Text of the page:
A few more trade-related notes as we begin to get the time of year when teams will shift their focus to improving the 25-man roster…

  • It’s no secret that the Dodgers could use a quality starter, and Mark Saxon of ESPNLosAngeles.com writes that the club is looking at the very top of the market. The top Dodgers target is Nationals righty Jordan Zimmermann. Other preferred names include Johnny Cueto of the Reds and David Price of the Tigers. Of course, it’s far from clear what kind of deal would interest contenders like Washington and Detroit, and Saxon notes that Los Angeles has no reason to believe at this point that Zimmermann could be had via trade. While Cueto is obviously expected to be available, it’s hard to imagine the other two arms being dealt barring some significant change (e.g., loss of a major player to injury or a rather dramatic slide in the standings) or serious creativity in structuring a deal.
  • Phillies closer Jonathan Papelbon has seen his name in the news today, and ESPN.com’s Jayson Stark adds to the reports indicating that Philadelphia is increasingly interested in moving the veteran. Rivals think that the Phils may be looking to deal Papelbon sooner rather than later in order to get out ahead of other clubs that might sell off late-inning arms — namely, the Athletics (Tyler Clippard) and Reds (Aroldis Chapman).
  • It remains to be seen what kind of return the Phillies can achieve on Papelbon, but the club’s apparent willingness to keep some of the salary obligations will obviously help on the prospect side of the equation. Corey Seidman of CSNPhilly.com attempts to gauge Papelbon’s value by looking at recent deals involving late-inning arms, indicating that the club might be interested in bolstering its organization depth with multiple prospects if it can’t pry loose a single player that it really likes.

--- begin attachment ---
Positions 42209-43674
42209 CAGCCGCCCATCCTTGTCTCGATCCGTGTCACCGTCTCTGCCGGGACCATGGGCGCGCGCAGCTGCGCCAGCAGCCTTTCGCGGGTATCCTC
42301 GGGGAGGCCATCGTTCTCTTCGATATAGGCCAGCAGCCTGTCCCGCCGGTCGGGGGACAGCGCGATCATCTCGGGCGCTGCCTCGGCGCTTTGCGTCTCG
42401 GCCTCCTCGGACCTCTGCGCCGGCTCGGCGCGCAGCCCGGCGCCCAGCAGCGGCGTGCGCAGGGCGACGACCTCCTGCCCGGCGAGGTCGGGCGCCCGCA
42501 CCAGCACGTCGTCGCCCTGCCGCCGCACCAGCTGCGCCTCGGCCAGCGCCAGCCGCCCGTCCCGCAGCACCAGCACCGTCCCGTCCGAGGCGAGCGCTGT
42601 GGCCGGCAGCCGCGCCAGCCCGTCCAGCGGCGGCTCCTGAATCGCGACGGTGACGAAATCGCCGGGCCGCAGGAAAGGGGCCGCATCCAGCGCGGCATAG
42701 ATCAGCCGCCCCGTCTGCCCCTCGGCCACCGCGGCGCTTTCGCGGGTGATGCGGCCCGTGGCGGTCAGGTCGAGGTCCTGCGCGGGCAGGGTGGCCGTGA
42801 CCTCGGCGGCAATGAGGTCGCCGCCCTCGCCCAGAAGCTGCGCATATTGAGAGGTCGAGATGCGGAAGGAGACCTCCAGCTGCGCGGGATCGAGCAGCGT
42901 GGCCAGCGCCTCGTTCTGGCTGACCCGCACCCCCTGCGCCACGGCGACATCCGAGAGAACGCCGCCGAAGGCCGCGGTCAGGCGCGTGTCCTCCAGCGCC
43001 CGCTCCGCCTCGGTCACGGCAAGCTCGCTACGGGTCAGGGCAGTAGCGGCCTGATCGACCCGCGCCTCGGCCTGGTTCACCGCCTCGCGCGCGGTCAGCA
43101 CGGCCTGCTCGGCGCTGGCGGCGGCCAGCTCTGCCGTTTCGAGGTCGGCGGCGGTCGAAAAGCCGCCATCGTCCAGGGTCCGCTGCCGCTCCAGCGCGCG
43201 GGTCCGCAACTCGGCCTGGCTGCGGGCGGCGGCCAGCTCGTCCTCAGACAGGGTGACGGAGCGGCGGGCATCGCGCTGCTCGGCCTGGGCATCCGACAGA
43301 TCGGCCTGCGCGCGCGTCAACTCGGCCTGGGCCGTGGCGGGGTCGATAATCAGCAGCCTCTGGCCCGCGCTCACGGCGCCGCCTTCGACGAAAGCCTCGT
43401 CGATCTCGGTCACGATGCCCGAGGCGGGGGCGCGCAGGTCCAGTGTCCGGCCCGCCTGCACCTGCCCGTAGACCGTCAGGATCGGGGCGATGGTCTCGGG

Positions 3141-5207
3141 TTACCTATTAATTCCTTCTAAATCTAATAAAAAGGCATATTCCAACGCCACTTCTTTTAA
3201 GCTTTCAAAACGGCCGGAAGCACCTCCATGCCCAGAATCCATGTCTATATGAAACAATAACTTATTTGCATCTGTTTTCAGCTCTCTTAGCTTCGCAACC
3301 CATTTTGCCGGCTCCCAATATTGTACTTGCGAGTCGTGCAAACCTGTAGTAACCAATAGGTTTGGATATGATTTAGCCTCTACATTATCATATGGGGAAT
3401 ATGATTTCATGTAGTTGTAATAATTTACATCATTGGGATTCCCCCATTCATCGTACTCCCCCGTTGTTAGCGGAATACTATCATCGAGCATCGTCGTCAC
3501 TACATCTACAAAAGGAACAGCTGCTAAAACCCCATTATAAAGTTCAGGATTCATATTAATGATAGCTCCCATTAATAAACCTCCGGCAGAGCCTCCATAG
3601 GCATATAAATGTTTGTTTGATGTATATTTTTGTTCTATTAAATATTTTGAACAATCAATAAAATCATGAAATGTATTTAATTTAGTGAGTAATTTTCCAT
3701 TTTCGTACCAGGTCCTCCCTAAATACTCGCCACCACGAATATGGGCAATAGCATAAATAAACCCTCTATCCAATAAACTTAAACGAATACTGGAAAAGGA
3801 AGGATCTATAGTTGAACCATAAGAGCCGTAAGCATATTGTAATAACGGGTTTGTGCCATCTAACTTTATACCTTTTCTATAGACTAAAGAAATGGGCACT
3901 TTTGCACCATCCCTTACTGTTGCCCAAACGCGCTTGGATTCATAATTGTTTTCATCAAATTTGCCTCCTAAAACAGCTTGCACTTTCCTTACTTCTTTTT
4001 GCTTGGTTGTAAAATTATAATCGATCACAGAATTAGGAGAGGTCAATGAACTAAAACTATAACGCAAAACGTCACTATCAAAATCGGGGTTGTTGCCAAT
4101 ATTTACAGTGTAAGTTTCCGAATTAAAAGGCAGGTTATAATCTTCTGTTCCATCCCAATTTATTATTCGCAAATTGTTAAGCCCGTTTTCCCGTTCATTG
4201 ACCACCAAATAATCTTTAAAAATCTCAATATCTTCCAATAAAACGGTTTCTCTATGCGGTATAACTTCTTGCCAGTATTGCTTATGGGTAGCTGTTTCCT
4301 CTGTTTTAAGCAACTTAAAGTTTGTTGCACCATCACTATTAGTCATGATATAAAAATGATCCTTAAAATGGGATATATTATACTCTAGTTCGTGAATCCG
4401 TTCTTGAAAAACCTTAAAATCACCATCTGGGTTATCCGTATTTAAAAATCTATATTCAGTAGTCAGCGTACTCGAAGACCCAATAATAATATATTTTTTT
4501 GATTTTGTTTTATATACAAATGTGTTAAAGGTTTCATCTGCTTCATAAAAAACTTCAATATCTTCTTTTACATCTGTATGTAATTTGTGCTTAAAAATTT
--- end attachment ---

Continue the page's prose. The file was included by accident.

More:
• The Blue Jays undeniably have a need at the back of the pen, writes Shi Davidi of Sportsnet.ca, but the club does not seem any closer to reaching agreement on Papelbon. While the teams have indeed chatted recently, Davidi says that Philly is still not willing to take on enough of Papelbon’s salary to make an agreement palatable. And Toronto is not looking to part with its better minor league talent, perhaps buoyed by the fact that there is not a ton of demand for Papelbon. The Jays are definitely constrained by financial limitations, says Davidi, who sums it up thusly: “in all likelihood they have one, maybe two moves in them, so they can ill-afford a costly roll of the dice.”
  • Twins GM Terry Ryan says that the failure of last year’s mid-season Kendrys Morales  signing will not cause the team to pause in pursuing an upgrade this summer, as Derek Wetmore of 1500ESPN.com writes. “I would do it again if I had an opportunity,” Ryan said of the Morales move. “It just didn’t work.” He went on to say that the club is looking to see what it can do to take advantage of its nice start: “We’re doing pretty good and we certainly have to have our eyes open,” Ryan said. “We’re in contention, there’s no secret here. We have an opportunity to do some things and hopefully we’ll be able to.”

Phillies Have Had Recent Papelbon Talks With Blue Jays, Cubs

8:58pm: The Blue Jays had a scout in Cincinnati to watch the Phillies’ series against the Reds, writes CSNPhilly.com’s Jim Salisbury. According to Salisbury, that scout may have also been checking out right-hander Aaron Harang and lefty Cole Hamels. (Salisbury adds that Hamels will not approve a trade to Toronto, however, as has been previously reported.) Salisbury adds that multiple sources have told him that the Blue Jays and Phillies have indeed been discussing Papelbon quite recently.

5:57pm: The Phillies “are ready” to trade Jonathan Papelbon and have had recent discussions with the Cubs and Blue Jays regarding the five-time All-Star, reports Ken Rosenthal of FOX Sports. However, there’s currently nothing close, and talks between the Phillies and both of those teams are at an impasse, per Rosenthal.